Messages: 3
Registered: December 2009
Junior Member
Hi guys,

I'm also trying to generate my own diagram from a data file.
How can I find an example about this? Please show me how to solve this.

Thanks
Re: An easier way to create diagram elements? [message #505390 is a reply to message #505106] Wed, 30 December 2009 10:57 Go to previous messageGo to next message
Indigo Mising name is currently offline Indigo Mising nameFriend
Messages: 14
Registered: August 2009
Junior Member
Cicviki,

You don't mention how much you've done/not done, so it's hard to tell where you are in the process. Are you new to GMF? Have you followed the tutorials? No matter what you're trying to do, I think you have to start by working through one of the tutorials to get a basic picture of how GMF works. Then you can start thinking about how to customize it to read in your file and generate a diagram.

However, if you just want to display the contents of a file, there are probably easier ways than using GMF. GMF will give you a full editor where users can create and edit new diagrams based on an underlying model, and it is very powerful, but it's not easy to learn or to customize. Depending on your exact needs, there might be an easier way to do what you want.

Here's a link to one of the tutorials:

http://help.eclipse.org/galileo/index.jsp?topic=/org.eclipse .gmf.doc/tutorials/tooling/step1.html
Re: An easier way to create diagram elements? [message #505393 is a reply to message #505390] Wed, 30 December 2009 11:25 Go to previous messageGo to next message
Cicviki is currently offline CicvikiFriend
Messages: 3
Registered: December 2009
Junior Member
Hi Indigo,

Thanks for your answer. Yes i'm a newbie. I have been using gmf just for a few weeks.
I need an editor displaying my model. It should read the defintion from a text file. But that is not what I want to do totally. The user can edit the diagram after the diagram has been generated.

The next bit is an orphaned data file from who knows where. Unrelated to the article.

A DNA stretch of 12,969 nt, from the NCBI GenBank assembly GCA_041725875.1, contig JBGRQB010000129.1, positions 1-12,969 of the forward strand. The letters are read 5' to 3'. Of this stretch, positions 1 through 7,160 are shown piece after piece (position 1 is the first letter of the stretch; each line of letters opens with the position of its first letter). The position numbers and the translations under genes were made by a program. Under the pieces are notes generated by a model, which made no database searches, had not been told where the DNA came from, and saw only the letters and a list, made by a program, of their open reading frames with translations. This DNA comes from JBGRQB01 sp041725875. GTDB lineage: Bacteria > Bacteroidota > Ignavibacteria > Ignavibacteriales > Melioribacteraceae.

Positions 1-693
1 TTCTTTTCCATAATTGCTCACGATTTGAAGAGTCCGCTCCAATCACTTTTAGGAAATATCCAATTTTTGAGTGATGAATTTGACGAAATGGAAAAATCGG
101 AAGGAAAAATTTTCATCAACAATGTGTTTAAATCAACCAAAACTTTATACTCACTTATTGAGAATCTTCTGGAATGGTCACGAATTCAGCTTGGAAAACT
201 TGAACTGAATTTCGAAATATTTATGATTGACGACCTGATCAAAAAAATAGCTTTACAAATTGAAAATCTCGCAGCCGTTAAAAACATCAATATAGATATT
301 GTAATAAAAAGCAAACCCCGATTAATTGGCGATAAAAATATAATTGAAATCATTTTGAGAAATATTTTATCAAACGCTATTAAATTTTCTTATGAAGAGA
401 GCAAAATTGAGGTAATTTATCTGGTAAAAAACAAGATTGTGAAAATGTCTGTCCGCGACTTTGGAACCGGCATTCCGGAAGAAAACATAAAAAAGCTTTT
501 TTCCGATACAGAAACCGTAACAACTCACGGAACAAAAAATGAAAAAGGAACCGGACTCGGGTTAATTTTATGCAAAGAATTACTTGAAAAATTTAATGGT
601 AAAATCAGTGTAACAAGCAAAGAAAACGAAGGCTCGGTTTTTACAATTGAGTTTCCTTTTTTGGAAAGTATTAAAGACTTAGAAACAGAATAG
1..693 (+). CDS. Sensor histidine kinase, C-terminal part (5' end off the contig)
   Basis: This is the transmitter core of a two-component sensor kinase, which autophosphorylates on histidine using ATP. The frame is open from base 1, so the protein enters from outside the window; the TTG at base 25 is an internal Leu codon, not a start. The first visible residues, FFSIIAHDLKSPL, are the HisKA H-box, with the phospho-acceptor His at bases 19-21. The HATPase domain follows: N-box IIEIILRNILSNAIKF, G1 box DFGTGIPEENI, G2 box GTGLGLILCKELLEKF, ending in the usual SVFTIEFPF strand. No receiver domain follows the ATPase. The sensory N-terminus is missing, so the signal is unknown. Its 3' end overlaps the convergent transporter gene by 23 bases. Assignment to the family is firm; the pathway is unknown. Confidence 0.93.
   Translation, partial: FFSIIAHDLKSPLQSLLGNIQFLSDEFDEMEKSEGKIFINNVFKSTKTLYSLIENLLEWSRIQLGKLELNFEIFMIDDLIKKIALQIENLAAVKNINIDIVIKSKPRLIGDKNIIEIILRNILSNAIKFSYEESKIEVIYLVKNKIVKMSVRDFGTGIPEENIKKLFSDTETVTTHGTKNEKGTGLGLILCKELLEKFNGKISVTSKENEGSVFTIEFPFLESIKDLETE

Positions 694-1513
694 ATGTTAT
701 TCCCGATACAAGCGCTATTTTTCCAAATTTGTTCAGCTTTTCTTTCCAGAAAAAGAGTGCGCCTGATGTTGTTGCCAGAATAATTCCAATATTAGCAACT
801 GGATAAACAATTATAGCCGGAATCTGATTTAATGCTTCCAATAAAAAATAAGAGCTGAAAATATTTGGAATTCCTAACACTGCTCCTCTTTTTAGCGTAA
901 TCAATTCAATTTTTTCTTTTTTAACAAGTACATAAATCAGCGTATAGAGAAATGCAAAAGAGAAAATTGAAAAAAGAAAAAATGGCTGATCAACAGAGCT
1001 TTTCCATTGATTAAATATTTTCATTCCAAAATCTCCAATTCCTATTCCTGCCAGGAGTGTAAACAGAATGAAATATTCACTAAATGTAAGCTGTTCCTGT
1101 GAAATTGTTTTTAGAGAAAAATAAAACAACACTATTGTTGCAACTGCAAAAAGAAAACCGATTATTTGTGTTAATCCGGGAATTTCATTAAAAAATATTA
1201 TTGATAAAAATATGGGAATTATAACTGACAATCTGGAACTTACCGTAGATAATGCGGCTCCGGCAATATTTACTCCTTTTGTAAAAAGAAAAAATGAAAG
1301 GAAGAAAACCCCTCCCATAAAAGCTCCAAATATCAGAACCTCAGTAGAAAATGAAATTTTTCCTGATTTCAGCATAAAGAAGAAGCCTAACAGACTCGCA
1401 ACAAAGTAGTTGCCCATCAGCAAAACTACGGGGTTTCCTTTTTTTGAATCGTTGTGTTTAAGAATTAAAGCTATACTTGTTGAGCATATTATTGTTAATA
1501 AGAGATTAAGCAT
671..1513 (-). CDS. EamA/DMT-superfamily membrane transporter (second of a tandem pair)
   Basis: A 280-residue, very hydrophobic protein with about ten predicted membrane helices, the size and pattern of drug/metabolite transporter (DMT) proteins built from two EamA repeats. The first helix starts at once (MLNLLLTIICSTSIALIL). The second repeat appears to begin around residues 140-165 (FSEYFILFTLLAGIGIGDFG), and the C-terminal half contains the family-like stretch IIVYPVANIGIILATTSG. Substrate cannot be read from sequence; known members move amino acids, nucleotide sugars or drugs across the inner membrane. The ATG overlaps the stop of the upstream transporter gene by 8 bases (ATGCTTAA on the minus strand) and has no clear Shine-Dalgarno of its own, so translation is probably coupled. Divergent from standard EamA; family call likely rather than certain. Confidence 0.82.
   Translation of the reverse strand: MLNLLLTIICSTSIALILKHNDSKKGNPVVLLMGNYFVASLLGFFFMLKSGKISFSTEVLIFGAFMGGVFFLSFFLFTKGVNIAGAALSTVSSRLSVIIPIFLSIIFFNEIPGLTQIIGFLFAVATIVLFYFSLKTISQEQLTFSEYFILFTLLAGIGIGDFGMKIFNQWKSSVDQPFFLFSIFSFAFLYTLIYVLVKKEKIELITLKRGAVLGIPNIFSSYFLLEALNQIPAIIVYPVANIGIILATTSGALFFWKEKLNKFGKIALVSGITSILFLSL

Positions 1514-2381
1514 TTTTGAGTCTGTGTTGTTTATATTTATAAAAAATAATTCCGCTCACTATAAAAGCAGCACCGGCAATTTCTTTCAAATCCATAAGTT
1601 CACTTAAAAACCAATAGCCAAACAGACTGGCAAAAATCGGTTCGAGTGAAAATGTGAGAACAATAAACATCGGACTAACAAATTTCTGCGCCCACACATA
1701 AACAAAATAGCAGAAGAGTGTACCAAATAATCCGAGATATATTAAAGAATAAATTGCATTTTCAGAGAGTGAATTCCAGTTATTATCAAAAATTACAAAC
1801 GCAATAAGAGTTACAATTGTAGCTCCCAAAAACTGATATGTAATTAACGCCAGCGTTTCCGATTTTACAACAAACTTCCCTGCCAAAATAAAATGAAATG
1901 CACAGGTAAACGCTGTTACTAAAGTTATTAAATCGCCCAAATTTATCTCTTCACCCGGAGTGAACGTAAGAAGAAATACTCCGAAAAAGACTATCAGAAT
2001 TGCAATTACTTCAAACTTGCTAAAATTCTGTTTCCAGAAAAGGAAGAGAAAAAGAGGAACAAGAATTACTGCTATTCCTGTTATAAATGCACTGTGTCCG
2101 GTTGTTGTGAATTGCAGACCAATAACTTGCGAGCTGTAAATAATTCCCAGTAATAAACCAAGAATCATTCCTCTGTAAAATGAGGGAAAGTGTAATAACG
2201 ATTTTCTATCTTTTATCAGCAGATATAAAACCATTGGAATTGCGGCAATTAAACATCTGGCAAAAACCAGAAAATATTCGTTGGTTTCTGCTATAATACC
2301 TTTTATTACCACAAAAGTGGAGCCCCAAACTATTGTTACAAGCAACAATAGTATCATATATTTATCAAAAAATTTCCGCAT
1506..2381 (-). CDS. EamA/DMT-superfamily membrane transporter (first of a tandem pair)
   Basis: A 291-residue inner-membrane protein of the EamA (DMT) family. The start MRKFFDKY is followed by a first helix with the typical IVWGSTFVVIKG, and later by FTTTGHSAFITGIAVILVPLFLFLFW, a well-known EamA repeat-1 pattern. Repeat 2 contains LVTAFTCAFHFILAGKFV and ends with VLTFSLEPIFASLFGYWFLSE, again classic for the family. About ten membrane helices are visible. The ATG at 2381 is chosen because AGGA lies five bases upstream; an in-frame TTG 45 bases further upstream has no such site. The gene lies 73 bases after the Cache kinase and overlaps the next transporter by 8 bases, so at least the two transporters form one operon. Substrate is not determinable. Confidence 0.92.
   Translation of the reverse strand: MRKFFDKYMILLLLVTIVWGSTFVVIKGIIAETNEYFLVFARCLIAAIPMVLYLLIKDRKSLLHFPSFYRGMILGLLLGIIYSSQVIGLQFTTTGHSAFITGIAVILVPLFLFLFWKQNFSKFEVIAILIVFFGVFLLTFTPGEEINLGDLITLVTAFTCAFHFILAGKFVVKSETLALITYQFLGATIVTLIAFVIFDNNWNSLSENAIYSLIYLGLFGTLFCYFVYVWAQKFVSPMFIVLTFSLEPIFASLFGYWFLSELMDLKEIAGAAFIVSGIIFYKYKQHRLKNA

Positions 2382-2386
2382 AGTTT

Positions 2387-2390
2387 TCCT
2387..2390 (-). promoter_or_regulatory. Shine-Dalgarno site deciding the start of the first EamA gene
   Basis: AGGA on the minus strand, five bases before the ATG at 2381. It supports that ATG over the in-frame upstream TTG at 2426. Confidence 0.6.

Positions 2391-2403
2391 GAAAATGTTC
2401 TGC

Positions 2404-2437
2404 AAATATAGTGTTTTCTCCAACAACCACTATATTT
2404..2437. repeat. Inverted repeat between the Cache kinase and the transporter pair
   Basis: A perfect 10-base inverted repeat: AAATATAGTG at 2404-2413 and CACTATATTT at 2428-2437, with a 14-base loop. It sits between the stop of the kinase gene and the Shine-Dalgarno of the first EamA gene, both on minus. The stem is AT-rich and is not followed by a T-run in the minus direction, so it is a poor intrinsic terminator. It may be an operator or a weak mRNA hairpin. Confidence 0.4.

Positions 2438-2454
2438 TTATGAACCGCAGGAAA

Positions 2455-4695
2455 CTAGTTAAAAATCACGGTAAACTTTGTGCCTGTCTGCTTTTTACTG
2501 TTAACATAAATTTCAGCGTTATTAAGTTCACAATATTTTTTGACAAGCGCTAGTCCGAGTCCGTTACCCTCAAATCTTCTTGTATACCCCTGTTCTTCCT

What i have done so far? I've developed a very simple editor including a few components and connectors (i'm going to extend it later). Now, the user can create diagrams.

I'm a master student and writing my thesis. There is an upcoming conference about my thesis subject. My advisor and I have decided to write a paper and this tool will support our research.
So i don't have much time to complete my own tool. I'm stuck in creating a diagram programmatically. Tutorials don't mention much about this.

Any help will be greatly appreciated Smile
Re: An easier way to create diagram elements? [message #505401 is a reply to message #505393] Wed, 30 December 2009 12:02 Go to previous messageGo to next message
Indigo Mising name is currently offline Indigo Mising nameFriend
Messages: 14
Registered: August 2009
Junior Member
Cicviki,

well, I'm a newbie too, so I'm not sure how much I can help, but I can tell you what I did.

I created a menu item that appears in the GMF-generated editor (look in the tutorial part 3, under ''Custom Actions", here http://wiki.eclipse.org/GMF_Tutorial_Part_3). When the menu item is selected it executes code that reads in my file and parses the contents to figure out what to create. Then I used the command/request framework (see "Creating New Elements And Corresponding Views", here http://wiki.eclipse.org/GMF_Tips) to create elements based on what's in the file. This works, but I plan to change it to try to create the items using the approach described earlier in this post - building my model elements first and then having GMF create them, which should be cleaner.